The Regal Thistle: Heirloom Artichokes

A member of the thistle family, artichokes can make a flavorful and uniquely beautiful addition to your garden.


| Spring 2015


Put your artichoke bounty to use with these tasty recipes: Creamy Goat Cheese Artichoke and Chive Dip Recipe, Artichoke Heart Pasta Sauce Recipe, Tuna and Artichoke Heart Panini Recipe.

At twilight, the silver ethereal glow from an artichoke plant draws the eye to its fountain of regal, deeply-cut leaves. The plant, which can get to 4 feet in height and span 5 feet or more, is a dominant focus of the garden. The harvested buds yield meaty bottomed petals perfect for dipping. The hearts, with a natural, savory sweetness, lend themselves to pickling, pasta dishes, salads, and sauces for seafood and chicken. When left to bloom, the buds become dramatic, show-stopping purple blossoms atop the grand spread of its gray-green frosted leaves and stalwart stem.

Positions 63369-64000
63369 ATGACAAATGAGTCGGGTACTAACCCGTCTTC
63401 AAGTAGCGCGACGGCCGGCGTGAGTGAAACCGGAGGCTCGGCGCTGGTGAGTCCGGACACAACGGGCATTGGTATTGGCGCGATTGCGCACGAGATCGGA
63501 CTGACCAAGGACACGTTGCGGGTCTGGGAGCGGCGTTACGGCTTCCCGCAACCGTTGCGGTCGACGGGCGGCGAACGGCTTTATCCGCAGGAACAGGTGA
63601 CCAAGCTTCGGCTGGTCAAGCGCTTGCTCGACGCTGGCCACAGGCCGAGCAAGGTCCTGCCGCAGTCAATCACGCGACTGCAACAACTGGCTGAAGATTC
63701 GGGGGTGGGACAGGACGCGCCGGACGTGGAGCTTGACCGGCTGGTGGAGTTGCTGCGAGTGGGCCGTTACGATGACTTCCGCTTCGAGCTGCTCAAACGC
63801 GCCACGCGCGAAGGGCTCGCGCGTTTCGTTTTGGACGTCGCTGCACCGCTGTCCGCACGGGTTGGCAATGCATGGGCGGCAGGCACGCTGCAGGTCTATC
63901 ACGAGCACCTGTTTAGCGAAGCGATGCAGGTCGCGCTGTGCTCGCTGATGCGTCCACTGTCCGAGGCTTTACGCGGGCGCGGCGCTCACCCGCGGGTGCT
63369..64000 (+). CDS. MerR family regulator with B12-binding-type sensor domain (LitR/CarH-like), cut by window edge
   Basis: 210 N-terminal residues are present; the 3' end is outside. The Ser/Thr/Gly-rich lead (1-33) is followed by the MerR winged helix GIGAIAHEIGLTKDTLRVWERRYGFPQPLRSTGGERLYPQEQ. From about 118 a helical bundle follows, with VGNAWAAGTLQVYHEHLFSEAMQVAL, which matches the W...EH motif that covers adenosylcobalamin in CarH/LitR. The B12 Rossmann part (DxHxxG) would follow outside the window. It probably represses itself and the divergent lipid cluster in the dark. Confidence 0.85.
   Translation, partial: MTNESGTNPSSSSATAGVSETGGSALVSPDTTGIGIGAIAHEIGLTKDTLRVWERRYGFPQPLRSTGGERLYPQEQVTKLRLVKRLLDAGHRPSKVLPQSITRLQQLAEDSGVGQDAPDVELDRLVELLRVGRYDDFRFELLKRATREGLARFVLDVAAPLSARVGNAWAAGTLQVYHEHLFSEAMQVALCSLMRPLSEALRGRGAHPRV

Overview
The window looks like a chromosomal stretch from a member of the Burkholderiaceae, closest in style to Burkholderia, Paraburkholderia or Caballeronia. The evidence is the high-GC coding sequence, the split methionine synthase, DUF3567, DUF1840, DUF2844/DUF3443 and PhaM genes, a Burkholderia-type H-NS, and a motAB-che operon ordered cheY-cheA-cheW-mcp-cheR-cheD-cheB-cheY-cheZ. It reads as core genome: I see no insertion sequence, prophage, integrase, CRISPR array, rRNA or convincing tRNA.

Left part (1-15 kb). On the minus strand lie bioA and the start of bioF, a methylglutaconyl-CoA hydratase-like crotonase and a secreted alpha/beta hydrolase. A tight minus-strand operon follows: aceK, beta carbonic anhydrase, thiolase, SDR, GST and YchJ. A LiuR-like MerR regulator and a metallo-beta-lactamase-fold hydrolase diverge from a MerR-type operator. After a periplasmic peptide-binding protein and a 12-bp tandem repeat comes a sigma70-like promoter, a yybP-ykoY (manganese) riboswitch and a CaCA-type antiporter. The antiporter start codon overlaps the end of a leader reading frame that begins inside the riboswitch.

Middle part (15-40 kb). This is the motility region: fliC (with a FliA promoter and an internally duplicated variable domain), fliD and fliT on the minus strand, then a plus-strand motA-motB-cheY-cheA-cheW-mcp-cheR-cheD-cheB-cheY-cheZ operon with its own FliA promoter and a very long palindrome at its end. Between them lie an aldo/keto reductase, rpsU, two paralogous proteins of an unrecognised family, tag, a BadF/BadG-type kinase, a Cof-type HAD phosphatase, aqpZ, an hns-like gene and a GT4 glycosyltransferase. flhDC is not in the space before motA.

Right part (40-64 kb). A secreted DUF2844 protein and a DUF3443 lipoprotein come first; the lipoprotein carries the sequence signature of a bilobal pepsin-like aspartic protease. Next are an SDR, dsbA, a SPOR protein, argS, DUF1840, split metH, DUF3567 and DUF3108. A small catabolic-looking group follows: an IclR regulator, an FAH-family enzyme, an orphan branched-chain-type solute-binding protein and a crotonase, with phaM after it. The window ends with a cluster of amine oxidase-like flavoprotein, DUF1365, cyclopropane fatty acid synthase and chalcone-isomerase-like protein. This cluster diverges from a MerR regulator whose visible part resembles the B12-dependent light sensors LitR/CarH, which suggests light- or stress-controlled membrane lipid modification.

Artichokes, cardoons and thistles are all related. The cardoon and artichoke have been cultivated for culinary uses since Roman times. They can be grown successfully in a wide variety of climates, taking care to select the proper type of plant and attend to its cultural needs.

Nutrition



Artichokes are excellent sources of fiber, vitamin C and antioxidants. Folate, vitamin K, potassium, and magnesium are present in generous amounts. They’re also very low in saturated fat and cholesterol, a good source of niacin, B6, iron, phosphorus, and copper.

Their qualities have proven remedial effects on the liver and are used to stimulate and aid digestion. Cynar is an Italian artichoke-based aperitif drunk before meals to spark the appetite. Artichoke rusks are given to teething babies. A number of digestive tonics in over-the-counter medicines contain artichokes as an ingredient.







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